B Magazine Featured Artist

B Magazine April Edition 2018 Featured Artist Pamela Marie of PM Designs

Hollyville & PMdesigns


Interview by Nina Fiorucci 


Internationally published pinup model, clothing designer, and entrepreneur Pamela Marie is a bombshell in the fashion industry. Based in Milwaukee, WI, Pamela Marie’s boutique offers retro re-imagined formal and casual wear and accessories for men and women, including her very own clothing line called PMdesigns. 


Find her online store at www.hollyville.com.  

Follow the store on Facebook and Instagram @hollyvilleboutique  

Follow the brand on Facebook and Instagram @pmdesignsbypamelamarie 


B Magazine: How did modeling turn into a successful retro fashion clothing line? 

Pamela Marie: In recent years, my love for pinup and retro style has grown. I began pinup modeling in 2012 and debuted my clothing line, PMdesigns, as part of the first “A Retro Affair” charitable fashion show that I founded in 2016. As a custom, handmade, niche brand, growth is slow at times, but my store, Hollyville, features other similar retro lines, so the PMdesigns brand is getting more attention and I have high hopes.  


BM: The second-annual “A Retro Affair” fashion show happened recently. How did it go and what is your role during the event? 

PM: As the founder and organizer, I have just about every role during the show, including event planner, public relations director, silent auction item acquisition specialist, stage designer, show director, clothing designer, and model. You name it, I probably had a hand in it, but I also have a lot of help. We have many good volunteers making sure everyone who comes to see the show has a good time. I really could not be prouder of how successful this year’s event was. We ironed out what few wrinkles there were in the first year and the feedback has been positive.  


BM: Why did you start this event? 

PM: In the Midwest, there wasn’t a show focused on retro fashion. There are pinup contests here, butI wanted to see those models being supportive of one another rather than competing. I also recognized the show could benefit the Stars and Stripes Honor Flight, a charity I’ve volunteered with for years. Stars and Stripes honors veterans with a free, day-long trip Washington, D.C. to visit our national war memorials. It’s incredibly rewarding to give back to the community.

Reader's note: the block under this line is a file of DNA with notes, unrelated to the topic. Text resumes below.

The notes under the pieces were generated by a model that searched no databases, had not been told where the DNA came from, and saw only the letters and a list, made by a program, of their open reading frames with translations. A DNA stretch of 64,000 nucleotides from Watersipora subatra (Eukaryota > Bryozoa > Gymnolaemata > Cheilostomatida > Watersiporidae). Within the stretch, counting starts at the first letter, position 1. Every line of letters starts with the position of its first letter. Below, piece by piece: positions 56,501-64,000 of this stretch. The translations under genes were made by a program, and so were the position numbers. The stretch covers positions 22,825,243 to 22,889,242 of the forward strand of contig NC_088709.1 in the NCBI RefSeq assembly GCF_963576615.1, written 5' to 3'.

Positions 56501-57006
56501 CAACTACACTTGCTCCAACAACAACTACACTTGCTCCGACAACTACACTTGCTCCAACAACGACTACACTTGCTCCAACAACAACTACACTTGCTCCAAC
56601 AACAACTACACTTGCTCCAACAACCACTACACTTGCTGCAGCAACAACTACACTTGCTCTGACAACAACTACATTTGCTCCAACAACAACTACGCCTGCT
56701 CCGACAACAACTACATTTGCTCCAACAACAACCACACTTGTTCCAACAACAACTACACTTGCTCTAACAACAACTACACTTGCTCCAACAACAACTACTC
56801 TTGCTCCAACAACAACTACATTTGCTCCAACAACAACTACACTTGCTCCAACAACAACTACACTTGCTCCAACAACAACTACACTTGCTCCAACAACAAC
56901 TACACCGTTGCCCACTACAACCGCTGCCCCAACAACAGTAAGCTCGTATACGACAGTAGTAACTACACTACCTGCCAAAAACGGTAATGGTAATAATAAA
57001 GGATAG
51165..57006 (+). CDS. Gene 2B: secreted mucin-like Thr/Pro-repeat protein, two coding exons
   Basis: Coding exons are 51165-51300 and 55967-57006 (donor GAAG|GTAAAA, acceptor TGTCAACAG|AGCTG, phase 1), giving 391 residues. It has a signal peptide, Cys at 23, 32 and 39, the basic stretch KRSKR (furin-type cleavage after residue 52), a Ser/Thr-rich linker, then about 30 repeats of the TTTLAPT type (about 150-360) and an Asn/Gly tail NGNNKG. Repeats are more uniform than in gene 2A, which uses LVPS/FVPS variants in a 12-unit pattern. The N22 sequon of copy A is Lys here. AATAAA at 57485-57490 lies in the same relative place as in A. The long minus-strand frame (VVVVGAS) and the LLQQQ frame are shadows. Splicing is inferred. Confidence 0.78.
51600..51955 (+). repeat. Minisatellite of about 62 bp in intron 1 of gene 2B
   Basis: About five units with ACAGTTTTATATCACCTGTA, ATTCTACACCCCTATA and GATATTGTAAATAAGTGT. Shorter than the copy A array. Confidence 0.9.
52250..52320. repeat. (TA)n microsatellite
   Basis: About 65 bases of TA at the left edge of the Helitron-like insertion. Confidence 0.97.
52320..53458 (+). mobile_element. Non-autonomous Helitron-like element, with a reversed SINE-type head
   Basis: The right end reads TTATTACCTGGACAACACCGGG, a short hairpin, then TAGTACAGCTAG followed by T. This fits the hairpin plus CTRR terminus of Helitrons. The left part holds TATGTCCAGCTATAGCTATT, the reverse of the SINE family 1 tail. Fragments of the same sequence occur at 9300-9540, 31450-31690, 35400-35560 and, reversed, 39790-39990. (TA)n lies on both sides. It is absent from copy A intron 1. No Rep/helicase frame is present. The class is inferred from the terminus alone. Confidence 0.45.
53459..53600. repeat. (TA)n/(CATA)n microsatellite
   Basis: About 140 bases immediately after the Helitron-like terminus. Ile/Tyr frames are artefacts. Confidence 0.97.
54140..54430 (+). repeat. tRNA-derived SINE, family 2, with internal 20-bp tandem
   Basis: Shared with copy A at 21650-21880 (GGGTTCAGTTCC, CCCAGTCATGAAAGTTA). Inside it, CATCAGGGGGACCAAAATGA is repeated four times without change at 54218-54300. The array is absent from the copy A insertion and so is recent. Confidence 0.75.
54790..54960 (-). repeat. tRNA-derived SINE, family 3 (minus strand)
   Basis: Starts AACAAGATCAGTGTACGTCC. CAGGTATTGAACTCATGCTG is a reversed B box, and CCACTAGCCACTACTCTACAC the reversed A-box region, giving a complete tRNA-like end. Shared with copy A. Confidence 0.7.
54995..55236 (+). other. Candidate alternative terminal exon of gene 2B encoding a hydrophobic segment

BM: Why is body-positivity important to your brand? 

PM: Modern pinup culture in particular has made a point to emphasize acceptance of everyone. Tess Holliday’s success is a great example. Her roots are in pinup and alternative modeling and she’s gone on to be a leading voice for body positivity worldwide. I worked with Holliday on her tour stop in 

Milwaukee. She inspired me further to make my brand and the show body-positive and inclusive of all shapes, sizes, ages, and ethnicities.   


BM: What attracts you to the WWII era style and why do you think this style is so popular in pinup today?

PM: The style of the 40s and the post-war “atomic” era of the 50s was classic, simple, and chic. I like how vibrant colors came back into style. In the “golden age” of Hollywood, women like Marilyn Monroe, Jane Russell, Jayne Mansfield, Betty Grable, and Rita Hayworth created the definition of beauty we still use.  


BM: How do you find a design balance between whimsical costume and formal dress in your Disney princess line?

PM: Disney holds a semiannual event at its parks, Dapper Days, which has become popular in the pinup community. The right balance comes from a combination of imagination and quality. Design-wise, I envision what a character would wear if they “went pinup.” Even with the modern princesses, Disney’s animation, colors, and style still draw influence from the first films, so it’s not difficult to translate their outfit to the style of the 40’s and 50’s. From there, I find the right colors, materials, and tailoring to make the dress meet the high standards I think pinup beauty deserves. I never want my dresses to look “costume-y.” They’re best when they fit the wearer well, which is why they’re handmade from quality materials. I believe the line allows wearers to truly feel and be as beautiful as their favorite princess. Who doesn’t want that?  


BM: What is your creative process for designing? 

PM: My creative process varies with each piece, but I’ve collected enough vintage clothing that I’m running out of space in my condo! TV can be an influence. I did a Mad Men-themed line for Milwaukee Fashion Week 2017 using the first few seasons of the show and early 60’s jet-age style for inspiration. Sometimes, I just happen to find a fabulous fabric that I can imagine falling a certain way and my ideas grow from there. 


BM: Who is your favorite vintage style icon and why? 

PM: Old Hollywood starlets, like Monroe and Veronica Lake, have made the biggest impact on me. In today’s world, Dita Von Teese is the most relevant and influential woman for the style I’m trying to achieve.  


BM: What are you working on now?

PM: The line I’m working on now is inspired by worldwide influences and uses deep, rich colors. It will debut at The SOCIETY Fashion Week show in Chicago this October.


What you are looking at for design inspiration right now?

  • Victorian-style front lace knee-high boots 
  • Dirndls (a traditional feminine dress worn in Austria and Bavaria) 
  • The movie Titanic 
  • London, UK
  • Floral hair crowns


5 interesting things about yourself 

  • I love swing dancing, the Lindy Hop, and blues dancing 
  • My go-to Pandora station is a mix of John Mayer and Michael Bublé 
  • I adore my two cats: Holly, my 10-year-old blue tabby, and Roxy, my one-year-old blue-point Siamese 
  • My guilty pleasure is watching The Bachelor
  • I love Mexican food, especially with a good margarita

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